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Inside, Outside, Upside Down - De File
Does Collecting Make You Feel Dirty?
cbertsch
cbertsch
Inside, Outside, Upside Down
I wrote this poem in September, 1990 and then forgot about it. In the course of going over -- finally, I should add -- the WordPerfect files from my old 386, I came across the file name and thought, "What's that?" My capacity for repression is clearly bigger than I like to think:
Blood

Splattered pattern, improbably like
the one I'd
expect

(Were this a murder, they might
detect something contrived, might
suspect foul-
play) it doesn't affect

me, this parody of an edge,
pried-apart disposeable perched
on your speaker - it looks
like it's there
for effect

Not until the next day, when I'm
sponging up the spots
your sponging missed,
do I feel
it

Every light switch, the wall
that surrounds it, smeared
thick,
as if you'd run from room
to room,
trying to turn on
the lights.

(This is a place, next morning,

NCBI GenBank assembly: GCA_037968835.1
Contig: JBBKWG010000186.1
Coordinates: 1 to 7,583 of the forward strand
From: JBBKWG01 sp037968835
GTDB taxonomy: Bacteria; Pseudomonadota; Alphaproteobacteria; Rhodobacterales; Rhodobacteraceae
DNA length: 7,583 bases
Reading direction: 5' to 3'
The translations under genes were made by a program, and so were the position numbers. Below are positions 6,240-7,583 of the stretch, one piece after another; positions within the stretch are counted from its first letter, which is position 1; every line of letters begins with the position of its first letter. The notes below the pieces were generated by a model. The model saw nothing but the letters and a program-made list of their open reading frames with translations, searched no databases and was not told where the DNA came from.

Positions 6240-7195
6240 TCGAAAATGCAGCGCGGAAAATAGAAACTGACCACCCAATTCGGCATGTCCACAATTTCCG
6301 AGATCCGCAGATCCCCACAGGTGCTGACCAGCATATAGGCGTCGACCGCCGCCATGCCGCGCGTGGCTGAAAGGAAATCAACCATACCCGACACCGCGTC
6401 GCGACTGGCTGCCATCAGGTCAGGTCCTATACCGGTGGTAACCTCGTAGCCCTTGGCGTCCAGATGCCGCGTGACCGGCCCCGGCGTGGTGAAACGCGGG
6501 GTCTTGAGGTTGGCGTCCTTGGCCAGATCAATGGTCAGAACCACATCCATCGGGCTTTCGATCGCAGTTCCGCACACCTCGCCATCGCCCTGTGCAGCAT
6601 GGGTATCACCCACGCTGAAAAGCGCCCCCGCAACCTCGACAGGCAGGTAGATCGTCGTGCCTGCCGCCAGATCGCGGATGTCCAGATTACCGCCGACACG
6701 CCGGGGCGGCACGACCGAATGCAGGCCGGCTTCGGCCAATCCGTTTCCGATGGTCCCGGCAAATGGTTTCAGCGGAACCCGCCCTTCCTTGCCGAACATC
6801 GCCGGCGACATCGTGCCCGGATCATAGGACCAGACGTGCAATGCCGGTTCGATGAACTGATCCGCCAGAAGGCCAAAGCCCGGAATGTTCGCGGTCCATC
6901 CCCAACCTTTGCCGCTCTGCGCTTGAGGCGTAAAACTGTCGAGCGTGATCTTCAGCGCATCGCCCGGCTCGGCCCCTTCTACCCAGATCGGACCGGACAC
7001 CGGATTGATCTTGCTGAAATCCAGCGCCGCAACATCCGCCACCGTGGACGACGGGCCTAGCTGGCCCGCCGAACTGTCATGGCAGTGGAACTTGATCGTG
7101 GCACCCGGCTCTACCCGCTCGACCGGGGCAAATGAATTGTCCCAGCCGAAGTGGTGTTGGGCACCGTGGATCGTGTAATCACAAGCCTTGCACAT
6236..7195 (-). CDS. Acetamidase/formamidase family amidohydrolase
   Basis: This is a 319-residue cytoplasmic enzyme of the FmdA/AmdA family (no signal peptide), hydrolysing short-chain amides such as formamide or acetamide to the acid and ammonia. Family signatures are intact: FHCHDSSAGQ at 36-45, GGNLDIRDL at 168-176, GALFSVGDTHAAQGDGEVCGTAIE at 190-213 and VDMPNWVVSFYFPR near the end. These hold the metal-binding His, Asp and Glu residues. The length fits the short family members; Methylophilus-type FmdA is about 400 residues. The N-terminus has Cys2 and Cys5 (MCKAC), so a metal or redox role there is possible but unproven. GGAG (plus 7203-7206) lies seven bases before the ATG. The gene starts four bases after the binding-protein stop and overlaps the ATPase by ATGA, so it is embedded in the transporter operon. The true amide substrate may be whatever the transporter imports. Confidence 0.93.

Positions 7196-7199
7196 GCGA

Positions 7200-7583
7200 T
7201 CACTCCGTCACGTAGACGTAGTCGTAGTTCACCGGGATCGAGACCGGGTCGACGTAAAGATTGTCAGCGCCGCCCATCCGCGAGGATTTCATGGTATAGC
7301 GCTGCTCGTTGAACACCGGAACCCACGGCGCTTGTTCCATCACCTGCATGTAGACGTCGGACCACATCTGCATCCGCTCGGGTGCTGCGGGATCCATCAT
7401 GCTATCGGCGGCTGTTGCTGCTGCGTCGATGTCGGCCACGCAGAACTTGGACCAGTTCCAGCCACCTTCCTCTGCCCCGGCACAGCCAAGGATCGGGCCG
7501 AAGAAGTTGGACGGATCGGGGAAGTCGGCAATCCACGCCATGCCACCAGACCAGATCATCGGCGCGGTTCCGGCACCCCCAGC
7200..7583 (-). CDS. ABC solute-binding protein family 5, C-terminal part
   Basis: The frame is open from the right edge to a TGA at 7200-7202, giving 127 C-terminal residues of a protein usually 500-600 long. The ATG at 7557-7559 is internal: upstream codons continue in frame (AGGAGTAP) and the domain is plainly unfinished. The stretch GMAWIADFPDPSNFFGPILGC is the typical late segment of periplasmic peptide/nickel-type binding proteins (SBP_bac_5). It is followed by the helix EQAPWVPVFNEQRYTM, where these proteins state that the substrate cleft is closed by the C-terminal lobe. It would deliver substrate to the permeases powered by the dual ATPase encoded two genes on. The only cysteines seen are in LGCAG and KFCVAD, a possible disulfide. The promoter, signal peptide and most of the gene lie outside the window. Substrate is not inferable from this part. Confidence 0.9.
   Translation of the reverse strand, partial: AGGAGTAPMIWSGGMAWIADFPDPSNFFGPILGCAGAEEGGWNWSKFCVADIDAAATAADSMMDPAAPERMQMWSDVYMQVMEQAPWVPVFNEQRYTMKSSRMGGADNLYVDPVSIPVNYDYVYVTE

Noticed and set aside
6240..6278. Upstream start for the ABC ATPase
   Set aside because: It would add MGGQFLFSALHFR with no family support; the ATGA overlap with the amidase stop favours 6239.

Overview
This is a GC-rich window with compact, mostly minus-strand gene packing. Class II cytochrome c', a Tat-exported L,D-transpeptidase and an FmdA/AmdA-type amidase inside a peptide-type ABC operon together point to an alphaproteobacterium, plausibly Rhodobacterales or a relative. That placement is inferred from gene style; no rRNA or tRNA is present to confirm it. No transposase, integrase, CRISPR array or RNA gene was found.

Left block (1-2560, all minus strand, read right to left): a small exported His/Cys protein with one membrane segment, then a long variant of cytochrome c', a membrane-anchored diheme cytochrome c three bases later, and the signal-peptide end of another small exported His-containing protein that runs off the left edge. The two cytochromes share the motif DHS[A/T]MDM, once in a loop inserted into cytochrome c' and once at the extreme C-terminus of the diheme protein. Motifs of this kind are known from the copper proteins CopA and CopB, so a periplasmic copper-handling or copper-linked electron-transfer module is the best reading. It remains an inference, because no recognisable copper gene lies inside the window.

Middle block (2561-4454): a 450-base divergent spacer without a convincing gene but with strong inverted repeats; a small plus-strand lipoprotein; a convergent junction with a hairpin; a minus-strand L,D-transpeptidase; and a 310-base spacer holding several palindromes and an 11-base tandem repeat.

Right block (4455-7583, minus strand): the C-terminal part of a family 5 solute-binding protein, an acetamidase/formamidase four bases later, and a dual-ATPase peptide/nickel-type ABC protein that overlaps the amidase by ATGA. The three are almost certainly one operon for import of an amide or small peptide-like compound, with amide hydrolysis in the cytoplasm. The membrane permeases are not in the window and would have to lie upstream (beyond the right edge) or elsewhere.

you did not look for traces)

I'm left
erasing the evidence,
collecting
clues, my other problems
confined
to the absurdly simple:

It's always hard,
figuring out
which stains
were already there,
which drops
aren't dark enough,
remember instead
a glass of juice
poured too quickly,
cranberry.
As much as I love experimental verse, the biggest influences on my own paltry attempts at writing poetry have been William Carlos Williams and Bertolt Brecht. Aside, that is, from the people I've been in relationships with. . .

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Comments
kolakoski From: kolakoski Date: May 25th, 2006 02:14 pm (UTC) (LINK TO SPECIFIC ENTRY)
What a great documentary exercise--going through old computer files.

My favorite line of the poem: "me, this parody of an edge." It's wonderfully allusive.
cbertsch From: cbertsch Date: May 25th, 2006 02:35 pm (UTC) (LINK TO SPECIFIC ENTRY)
I don't remember my thought process in writing it, which isn't suprising since I'd repressed the entire poem. But I do like it when poets use line breaks to create double-meanings. Take that line with the one that precedes it and I bet most readers wiould think that "this parody of an edge" is distinct from "me." By itself, though, the line suggests otherwise. Thanks for commenting!
2 comments or Leave a comment